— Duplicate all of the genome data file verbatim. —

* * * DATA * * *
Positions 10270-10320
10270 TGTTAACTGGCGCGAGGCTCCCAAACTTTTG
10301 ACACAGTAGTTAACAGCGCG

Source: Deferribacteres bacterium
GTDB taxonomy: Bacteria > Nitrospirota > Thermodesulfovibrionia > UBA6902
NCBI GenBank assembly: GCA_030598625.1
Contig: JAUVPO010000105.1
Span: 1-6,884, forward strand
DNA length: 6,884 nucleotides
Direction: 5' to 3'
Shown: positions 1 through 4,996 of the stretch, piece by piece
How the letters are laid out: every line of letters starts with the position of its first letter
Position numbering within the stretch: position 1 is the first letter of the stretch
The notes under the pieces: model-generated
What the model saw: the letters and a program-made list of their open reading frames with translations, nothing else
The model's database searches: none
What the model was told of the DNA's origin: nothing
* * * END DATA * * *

Positions 10270-10320
10270 TGTTAACTGGCGCGAGGCTCCCAAACTTTTG
10301 ACACAGTAGTTAACAGCGCG

Source: Deferribacteres bacterium
GTDB taxonomy: Bacteria > Nitrospirota > Thermodesulfovibrionia > UBA6902
NCBI GenBank assembly: GCA_030598625.1
Contig: JAUVPO010000105.1
Span: 1-6,884, forward strand
DNA length: 6,884 nucleotides
Direction: 5' to 3'
Shown: positions 1 through 4,996 of the stretch, piece by piece
How the letters are laid out: every line of letters starts with the position of its first letter
Position numbering within the stretch: position 1 is the first letter of the stretch
The notes under the pieces: model-generated
What the model saw: the letters and a program-made list of their open reading frames with translations, nothing else
The model's database searches: none
What the model was told of the DNA's origin: nothing